COLUMBUS, Ga. (WRBL) — Columbus-based athlete Ethic Dejaun recently became a World Kickboxing Organization (WKO) world champion. Despite the title, Dejaun was unable to fund travel to compete in the upcoming WKO Open British Championships.

To get him there, coaches at Columbus Karate International joined forces with All About Fitness Family to host a fundraising masquerade ball on Sept. 16. They hope to raise $2,000 to offset the financial burden of Dejaun’s travel. Ahead of the fundraiser, Dejaun discussed his athletic journey and hopes for impacting the Columbus community.

“I’m really using this as an opportunity to be a role model,” said 35-year-old Dejaun. “To show the kids that you can do whatever you want to do.”

Dejaun began his karate career in Oklahoma City. Growing up, he was inspired by his grandfather, a grandmaster in the martial art. Three years ago, he moved to Columbus, Georgia for work- and acting opportunities in the city.

After earning six world champion titles in karate, Dejaun made the decision to transition to kickboxing last year. His karate background allowed him to enter the sport at an elite level. He competed internationally in Guadalajara, Mexico for his first fight.

“It was a little bit [difficult] in the beginning,” said Dejaun about his switch to kickboxing. Although he felt good about the physical component of the sport, Dejaun had to overcome mental barriers to kickbox.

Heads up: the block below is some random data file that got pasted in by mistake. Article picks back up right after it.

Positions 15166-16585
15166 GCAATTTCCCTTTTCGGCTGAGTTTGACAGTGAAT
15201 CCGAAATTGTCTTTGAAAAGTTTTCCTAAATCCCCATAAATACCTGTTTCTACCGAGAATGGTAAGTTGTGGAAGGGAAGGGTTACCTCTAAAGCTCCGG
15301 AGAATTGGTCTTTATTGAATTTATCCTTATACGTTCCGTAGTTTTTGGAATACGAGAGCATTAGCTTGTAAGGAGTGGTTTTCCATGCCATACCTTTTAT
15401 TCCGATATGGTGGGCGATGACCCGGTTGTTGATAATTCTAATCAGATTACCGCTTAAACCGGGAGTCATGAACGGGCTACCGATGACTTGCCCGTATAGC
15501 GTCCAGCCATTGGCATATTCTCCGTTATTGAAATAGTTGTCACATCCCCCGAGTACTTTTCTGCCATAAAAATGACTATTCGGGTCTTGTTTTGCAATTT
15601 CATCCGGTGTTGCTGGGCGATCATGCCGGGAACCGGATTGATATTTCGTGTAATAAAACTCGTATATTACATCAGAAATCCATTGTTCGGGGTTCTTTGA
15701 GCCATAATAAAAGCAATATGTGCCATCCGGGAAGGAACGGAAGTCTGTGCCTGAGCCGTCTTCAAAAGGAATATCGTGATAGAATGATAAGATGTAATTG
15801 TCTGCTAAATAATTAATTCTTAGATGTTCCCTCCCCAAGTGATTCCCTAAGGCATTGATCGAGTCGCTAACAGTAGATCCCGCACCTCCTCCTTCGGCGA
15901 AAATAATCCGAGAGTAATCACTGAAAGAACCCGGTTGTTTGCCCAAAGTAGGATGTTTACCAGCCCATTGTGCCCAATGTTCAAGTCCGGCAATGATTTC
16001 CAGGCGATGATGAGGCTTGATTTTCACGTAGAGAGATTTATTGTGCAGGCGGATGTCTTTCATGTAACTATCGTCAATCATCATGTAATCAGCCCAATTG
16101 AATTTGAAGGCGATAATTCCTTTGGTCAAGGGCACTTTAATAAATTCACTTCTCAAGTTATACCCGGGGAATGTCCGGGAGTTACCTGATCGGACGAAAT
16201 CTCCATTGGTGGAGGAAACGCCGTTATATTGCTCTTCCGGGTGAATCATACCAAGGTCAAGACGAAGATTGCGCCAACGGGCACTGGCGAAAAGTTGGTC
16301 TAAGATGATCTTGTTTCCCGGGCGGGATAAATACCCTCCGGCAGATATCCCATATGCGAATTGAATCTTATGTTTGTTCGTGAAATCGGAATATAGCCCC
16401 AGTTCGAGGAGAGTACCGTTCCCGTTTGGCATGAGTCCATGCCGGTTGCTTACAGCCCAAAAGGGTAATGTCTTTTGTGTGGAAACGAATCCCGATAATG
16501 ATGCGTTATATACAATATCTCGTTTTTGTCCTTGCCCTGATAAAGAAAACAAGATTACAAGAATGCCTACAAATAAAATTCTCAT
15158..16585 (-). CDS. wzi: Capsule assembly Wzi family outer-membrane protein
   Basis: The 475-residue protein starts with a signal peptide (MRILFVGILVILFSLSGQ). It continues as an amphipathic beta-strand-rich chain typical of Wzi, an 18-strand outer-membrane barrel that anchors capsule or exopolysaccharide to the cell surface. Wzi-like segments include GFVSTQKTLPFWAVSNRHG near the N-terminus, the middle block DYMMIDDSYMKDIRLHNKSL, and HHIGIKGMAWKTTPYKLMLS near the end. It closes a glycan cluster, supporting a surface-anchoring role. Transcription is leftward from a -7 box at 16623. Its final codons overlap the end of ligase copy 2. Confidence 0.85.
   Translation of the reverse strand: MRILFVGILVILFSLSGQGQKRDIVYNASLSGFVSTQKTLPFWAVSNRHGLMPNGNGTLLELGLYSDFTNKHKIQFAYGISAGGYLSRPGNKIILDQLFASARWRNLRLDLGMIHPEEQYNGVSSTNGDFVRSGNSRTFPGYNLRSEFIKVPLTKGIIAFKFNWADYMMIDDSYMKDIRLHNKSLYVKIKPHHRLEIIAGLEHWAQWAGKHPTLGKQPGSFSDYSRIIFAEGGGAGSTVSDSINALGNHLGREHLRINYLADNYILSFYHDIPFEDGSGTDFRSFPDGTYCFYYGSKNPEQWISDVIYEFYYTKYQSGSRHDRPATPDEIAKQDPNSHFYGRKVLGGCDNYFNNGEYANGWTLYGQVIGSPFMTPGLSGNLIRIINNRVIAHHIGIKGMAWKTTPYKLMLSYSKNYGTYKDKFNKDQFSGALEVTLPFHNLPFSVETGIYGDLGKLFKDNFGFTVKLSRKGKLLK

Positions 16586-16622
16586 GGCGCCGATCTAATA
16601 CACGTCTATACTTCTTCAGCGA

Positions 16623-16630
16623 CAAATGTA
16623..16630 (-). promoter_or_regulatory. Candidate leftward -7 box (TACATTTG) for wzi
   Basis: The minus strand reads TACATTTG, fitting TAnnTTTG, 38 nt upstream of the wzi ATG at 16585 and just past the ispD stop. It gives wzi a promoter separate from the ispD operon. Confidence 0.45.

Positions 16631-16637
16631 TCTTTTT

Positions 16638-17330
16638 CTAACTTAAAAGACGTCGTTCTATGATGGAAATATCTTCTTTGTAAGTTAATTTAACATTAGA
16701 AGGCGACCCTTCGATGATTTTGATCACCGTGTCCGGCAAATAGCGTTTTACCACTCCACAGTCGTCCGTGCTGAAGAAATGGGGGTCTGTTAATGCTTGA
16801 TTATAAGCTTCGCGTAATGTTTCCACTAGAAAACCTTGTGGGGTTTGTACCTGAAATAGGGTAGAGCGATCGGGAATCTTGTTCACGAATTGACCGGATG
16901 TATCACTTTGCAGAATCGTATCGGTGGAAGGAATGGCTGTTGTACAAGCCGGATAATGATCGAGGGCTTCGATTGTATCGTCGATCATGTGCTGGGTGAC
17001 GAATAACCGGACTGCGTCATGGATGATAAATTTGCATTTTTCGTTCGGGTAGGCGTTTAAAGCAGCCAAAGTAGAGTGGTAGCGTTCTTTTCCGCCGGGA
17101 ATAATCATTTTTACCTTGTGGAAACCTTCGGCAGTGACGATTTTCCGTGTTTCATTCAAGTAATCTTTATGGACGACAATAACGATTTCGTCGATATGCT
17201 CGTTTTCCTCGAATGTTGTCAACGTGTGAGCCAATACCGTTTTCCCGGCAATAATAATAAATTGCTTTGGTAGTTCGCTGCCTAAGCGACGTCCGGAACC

“I was able to adapt,” said Dejaun, noting that kickboxing requires a different mindset from karate.

The athlete’s Columbus Karate International coach, Tyrone Muhammad, explained he has high hopes for Dejaun’s upcoming competition and community impact.

“He’s very special,” said Muhammad. “It’s going to be a special moment to watch him win.”

Muhammad, and eighth-degree martial arts black belt, wants Dejaun’s athletic success to make him a role model for local youth. He explained mixed martial arts can provide a therapeutic outlet to help them “redirect their thinking towards something more positive.”

However, it is not just Dejaun’s skill which makes him special, according to Muhammad. The coach explained his athlete’s compassion, work ethic and positive outlook are what truly set him apart.

“I want people to know that supporting him on the international stage means more than just money,” said Muhammad. “It really means we’ve got to support someone who has taken time out of his life to do something positive and really serve as a role model for everyone else.”

After competing in Britain, Dejaun hopes to vie for another kickboxing world champion title in Italy this October.

The masquerade on Sept. 16 will feature a raffle hour supported by local organizations from 6 to 7 p.m., with the main event running from 7 to 9 p.m. Entry to the formal, adults-only event costs $25 per person which will go directly toward Dejaun’s upcoming competition. Additional food and drink prices are not covered by the entry fee.